Stories from Belfast

Belfast, New York, wasn't much of a community when my grandmother lived there as a young girl, nor does it amount to much at the present time (1967). Today there are less than five hundred inhabitants in the village and on the surrounding farms. Many of the buildings located there are the original structures erected almost one hundred years ago. My grandmother, on her periodic visits to this site of her birth, would comment on how little things had changed in the last fifty years, and then would proceed to point out where this family lived or that man ran his store. She loved to remember things, which as a a result, turned her into a magnificent story teller.

Life on a farm consists largely of routine work with little to entertain a small child. Thus, when something unusual did occur, it was bound to be retained for future reminiscing. Many hours must have been spent listening to local gossip and watching the adults at work. One of my grandmother's favorite pastimes was to go down to the village from the farm to visit her grandfather Osborn at work in his shop. "Grandpa" Osborn was not only a skilled carpenter, but also the local undertaker. One profession complemented the other since he was able to make his own caskets for his customers. Into the cacophony of the workshop my grandmother would wander to watch her grandfather bang away with the tools of his trade. In order to supply power to his crude machinery, especially the lathe, "Grandpa" Osborn had a horse walking on a treadmill in constant procession. This apparently fascinated the young Muldoon girl, and to entertain herself on a dull afternoon she would walk the treadmill alongside the horse, trying to keep up the pace with her short legs. She must have been quite young when engaging in this activity since she always said she had "a devil of a time keeping up with that darn horse." This statement usually would be followed by a fit of short laughter and a stifled grin conveying the pleasure of these past memories.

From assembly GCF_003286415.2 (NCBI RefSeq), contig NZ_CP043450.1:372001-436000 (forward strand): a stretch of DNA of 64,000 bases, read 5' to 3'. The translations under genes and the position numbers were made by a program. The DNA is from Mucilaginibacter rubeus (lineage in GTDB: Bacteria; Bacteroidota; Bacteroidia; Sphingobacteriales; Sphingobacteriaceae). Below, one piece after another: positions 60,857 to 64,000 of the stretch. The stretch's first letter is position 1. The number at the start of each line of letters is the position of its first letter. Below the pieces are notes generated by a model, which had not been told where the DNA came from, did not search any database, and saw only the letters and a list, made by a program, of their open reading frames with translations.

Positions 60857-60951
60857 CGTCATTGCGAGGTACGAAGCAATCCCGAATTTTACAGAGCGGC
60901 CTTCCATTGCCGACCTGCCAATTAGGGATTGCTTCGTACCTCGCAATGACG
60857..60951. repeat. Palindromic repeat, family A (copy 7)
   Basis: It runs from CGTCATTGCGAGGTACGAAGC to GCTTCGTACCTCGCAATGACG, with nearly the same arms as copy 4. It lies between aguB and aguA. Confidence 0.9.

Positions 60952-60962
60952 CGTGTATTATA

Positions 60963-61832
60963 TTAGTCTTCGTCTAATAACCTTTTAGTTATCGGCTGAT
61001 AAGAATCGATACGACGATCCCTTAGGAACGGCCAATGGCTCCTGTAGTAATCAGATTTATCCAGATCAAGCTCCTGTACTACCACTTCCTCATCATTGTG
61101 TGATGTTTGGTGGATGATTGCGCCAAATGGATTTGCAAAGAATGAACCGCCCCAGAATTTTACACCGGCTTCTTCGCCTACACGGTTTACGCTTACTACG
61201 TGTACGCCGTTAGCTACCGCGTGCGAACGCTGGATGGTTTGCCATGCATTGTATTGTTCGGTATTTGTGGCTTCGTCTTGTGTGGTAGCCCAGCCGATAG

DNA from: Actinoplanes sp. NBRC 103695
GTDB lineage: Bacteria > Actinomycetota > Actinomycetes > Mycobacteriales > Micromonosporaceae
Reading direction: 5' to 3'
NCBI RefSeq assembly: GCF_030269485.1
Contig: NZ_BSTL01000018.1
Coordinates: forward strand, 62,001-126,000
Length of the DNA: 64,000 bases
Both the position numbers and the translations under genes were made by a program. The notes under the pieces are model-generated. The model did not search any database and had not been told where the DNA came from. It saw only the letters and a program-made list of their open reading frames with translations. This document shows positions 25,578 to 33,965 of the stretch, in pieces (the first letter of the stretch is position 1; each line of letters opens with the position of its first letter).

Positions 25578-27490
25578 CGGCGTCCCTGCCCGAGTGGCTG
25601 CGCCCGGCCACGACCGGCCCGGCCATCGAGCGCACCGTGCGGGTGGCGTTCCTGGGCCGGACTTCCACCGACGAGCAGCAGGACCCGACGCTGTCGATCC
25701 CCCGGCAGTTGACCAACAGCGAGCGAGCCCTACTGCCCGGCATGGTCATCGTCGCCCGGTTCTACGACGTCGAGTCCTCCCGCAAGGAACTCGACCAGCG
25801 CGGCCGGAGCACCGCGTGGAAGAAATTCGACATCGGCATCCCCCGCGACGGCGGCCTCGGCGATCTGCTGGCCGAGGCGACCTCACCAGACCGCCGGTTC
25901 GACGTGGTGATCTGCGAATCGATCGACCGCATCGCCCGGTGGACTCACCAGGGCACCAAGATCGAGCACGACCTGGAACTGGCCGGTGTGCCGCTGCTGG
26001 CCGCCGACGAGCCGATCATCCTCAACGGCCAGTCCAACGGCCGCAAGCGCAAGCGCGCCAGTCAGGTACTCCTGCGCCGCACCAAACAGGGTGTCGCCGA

"Grandpa" Osborn was also the subject of another family story, which has always been my favorite. I used to tease my grandmother into telling it over and over again hoping to catch her in an inaccuracy that would indicate that it really wasn't true. But to the day she died she swore that it really happened, and, whether it is true or not, it makes for an unusual tale. It was related to me in the following manner. One day "Grandpa" Osborn was hard at work making some furniture in his shop down in the village. While using his plane to smooth out the surface of the wood, he inadvertantly got his hand in the way and sliced off the end of one of his fingers. Having no medical knowledge and knowing that no doctor was to be found in the area, he reacted quickly and wisely. Picking up the severed fingertip he dipped it into his glue pot and stuck it back on his injured stub. Wrapping the wound up with bandages, he went home, never sought any further medical attention, and "saved his finger."